My purpose here isn't to describe in encyclopedic form the characteristics and traits of the different pen technologies, I know you can go to Wikipedia and type "Pen" for that. What I'll do in this section is suggest from my experience what types of pens will serve different types of users without giving them less than they want or more than they need out of their pens. For the no-frills writer who has minimal needs other than flowing ink, a ballpoint will probably do for you. You can get a pack of stick ballpoints or a retractable tip one so you don't have to worry about losing the little plastic cap. If you want your writing to stand out a little more with thicker, darker lines, rollerball (sometimes called rolling ball) pens accomplish this better in my opinion. These are sold with varying line thicknesses and ink colors. You'll most likely notice another class of pens in the stores called gel pens, but for all practical purposes I'd tend to include these technology-wise with the rollerballs. The main difference is that these gel pens often have a custom ink which may be glittery or have a metallic hue to it. Fountain pens are frequently used when form is at least as important, if not more so, than function. If you wanted to do some calligraphy or finish a letter with a very fine signature, a fountain pen would probably serve you much better than a ballpoint or rollerball.
I measure the quality of a pen by how good the writing looks (the line quality, not the penmanship) and how long it lasts. Ballpoints, especially the very cheap Stic kind, can have the problem of seemingly "going dry" very quickly, sometimes within the very first day of use. This is usually caused by the existence of an air bubble in the ink tube in the pen's shaft. I've been in the unfortunate situation before where I needed to use a pen to sign something and all I had was such a cheap Stic pen and what I had to do was open it up, pull the ink tube out of the ballpoint tip, and blow into the other side until the air bubble was purged. This is slightly messy, and a big strike against cheap ballpoints. I haven't had the same type of problem with retractable ballpoint pens with metal ink tubes. Lines are thin (less than 0.5mm) and as far as endurance goes, through the field testing I did for this article (using a Paper Mate Write Bros. pen) I was able to write a little over three pages of dense notes on standard 8.5" x 11" paper before having to scribble and finagle to get the ink to flow.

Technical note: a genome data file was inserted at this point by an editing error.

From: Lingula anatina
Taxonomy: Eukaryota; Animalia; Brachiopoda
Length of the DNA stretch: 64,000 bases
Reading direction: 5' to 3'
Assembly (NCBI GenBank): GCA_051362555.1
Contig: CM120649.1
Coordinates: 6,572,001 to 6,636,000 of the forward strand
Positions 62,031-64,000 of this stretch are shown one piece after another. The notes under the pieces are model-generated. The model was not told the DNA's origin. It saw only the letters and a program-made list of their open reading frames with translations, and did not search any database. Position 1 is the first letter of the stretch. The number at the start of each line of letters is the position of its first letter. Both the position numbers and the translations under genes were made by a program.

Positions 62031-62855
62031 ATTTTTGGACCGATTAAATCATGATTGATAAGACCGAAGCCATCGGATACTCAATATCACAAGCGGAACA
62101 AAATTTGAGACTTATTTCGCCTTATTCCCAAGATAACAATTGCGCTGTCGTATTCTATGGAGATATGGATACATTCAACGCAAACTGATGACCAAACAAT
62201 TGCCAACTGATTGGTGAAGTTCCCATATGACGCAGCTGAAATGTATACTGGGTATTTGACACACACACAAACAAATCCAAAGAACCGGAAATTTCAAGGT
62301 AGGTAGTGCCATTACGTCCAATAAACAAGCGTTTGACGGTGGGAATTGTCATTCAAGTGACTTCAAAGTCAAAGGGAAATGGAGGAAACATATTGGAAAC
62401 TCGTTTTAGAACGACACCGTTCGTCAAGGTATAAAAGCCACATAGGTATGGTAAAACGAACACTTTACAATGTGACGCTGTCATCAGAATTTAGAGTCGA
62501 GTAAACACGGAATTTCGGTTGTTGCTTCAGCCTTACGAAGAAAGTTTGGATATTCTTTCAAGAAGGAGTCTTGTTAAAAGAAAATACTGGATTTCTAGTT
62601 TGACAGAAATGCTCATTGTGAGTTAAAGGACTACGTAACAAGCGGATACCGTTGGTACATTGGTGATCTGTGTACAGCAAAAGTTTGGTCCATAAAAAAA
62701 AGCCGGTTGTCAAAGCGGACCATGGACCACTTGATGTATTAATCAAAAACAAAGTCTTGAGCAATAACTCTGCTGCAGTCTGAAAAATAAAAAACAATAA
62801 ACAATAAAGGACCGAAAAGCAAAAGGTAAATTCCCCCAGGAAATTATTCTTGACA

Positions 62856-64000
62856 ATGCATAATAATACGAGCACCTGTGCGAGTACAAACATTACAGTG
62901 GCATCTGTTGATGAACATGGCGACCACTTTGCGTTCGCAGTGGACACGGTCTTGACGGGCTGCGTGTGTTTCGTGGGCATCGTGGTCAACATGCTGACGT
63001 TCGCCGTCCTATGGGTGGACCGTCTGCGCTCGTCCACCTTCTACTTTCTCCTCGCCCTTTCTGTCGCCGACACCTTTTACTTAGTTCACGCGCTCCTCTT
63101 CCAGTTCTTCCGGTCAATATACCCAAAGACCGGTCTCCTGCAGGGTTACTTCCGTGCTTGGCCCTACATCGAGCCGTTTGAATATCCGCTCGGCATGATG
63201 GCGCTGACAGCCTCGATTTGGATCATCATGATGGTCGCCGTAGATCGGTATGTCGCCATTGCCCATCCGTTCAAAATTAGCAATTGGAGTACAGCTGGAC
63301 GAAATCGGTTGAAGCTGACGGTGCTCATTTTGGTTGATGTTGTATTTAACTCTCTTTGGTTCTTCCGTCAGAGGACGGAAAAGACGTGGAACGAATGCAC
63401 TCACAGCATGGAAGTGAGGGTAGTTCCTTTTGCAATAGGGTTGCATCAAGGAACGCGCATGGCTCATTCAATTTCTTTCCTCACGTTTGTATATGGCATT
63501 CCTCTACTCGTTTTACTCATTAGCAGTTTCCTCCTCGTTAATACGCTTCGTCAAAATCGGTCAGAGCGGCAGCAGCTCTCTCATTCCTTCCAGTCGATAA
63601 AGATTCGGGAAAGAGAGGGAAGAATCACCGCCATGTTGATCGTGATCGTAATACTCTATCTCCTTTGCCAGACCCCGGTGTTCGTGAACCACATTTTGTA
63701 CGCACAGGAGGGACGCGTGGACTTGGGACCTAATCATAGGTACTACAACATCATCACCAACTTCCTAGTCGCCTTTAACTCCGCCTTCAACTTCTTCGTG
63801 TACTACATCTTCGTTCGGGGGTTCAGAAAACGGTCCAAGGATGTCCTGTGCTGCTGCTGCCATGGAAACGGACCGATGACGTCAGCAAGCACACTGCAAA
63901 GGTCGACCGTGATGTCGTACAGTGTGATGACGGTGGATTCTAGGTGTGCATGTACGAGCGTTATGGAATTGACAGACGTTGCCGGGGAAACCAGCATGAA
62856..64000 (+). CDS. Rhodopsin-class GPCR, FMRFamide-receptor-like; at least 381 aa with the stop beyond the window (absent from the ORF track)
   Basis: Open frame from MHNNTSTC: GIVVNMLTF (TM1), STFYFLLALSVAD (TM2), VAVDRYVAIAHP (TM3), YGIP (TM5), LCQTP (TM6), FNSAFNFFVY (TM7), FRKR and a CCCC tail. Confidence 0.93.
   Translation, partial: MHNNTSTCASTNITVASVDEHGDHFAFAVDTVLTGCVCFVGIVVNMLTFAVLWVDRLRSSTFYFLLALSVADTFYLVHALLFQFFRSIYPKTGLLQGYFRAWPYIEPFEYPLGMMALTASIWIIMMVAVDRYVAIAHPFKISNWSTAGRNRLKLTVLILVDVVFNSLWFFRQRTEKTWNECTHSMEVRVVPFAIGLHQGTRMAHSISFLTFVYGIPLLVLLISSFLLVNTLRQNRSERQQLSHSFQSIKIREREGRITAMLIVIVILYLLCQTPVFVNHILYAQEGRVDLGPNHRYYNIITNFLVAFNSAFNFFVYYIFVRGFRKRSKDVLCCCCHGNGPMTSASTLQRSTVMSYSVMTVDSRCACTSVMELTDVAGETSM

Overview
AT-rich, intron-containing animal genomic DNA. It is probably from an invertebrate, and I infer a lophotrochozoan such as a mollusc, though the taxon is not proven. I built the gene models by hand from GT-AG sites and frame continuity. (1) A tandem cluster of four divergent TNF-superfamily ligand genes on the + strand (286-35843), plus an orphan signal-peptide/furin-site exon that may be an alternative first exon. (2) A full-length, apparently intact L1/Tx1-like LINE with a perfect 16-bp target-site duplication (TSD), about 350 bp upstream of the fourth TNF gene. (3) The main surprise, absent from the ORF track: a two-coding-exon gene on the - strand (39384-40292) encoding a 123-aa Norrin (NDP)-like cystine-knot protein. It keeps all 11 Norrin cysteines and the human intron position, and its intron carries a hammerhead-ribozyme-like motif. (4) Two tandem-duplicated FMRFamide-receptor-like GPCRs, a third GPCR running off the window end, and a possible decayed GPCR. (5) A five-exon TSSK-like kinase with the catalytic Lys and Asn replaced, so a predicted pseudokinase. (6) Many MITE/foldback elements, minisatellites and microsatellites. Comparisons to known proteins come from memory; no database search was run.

To be fair when discussing the quality of rollerball pens, it's time I mention my pen of choice. I use the Pilot Precise V7 Rolling Ball pen with fine 0.5mm tip. I've used other rollerball pens in the past, mainly because I prefer the thicker line and smoother flow compared to ballpoints, but one area which I must admit is lacking in rollerballs is their increased probability of leaking. This has to do with the ink being less viscous than that of ballpoints. As much as I like my rollerball, I wouldn't put it in my shirt pocket without a pocket protector (and since I don't have a pocket protector, I usually just leave my pen on the table). Also because of the lower ink viscosity, though you probably won't experience nearly as much dry spells as with ballpoints, rollerballs tend to deplete their ink supply a little faster. All in all, I got almost five pages of writing out of a single new Pilot V7 to give another example.
Fountain pens draw their ink either from a cartridge or well separate from the pen body. If you've only used ballpoints or rollerballs in the past, you might find the feel of writing with a fountain pen less smooth initially, and if you're left handed, you might have serious difficulty writing with a fountain pen at all. This is because instead of transferring the ink to the page via a rolling ball, you're literally dragging the nib, or tip, of the pen across the page. As far as longevity goes, some fountain pens have been around for a hundred years!
Hopefully these tips will help you find the pen that's "write" for you. Happy writing!
For More Great Pen Related Information:
- In through the outfield: Design classics - the Bic Crystal ballpoint pen
Neil Infield of The British Library's Business and Intellectual Property Centre blogs on business, entrepreneurship and innovation.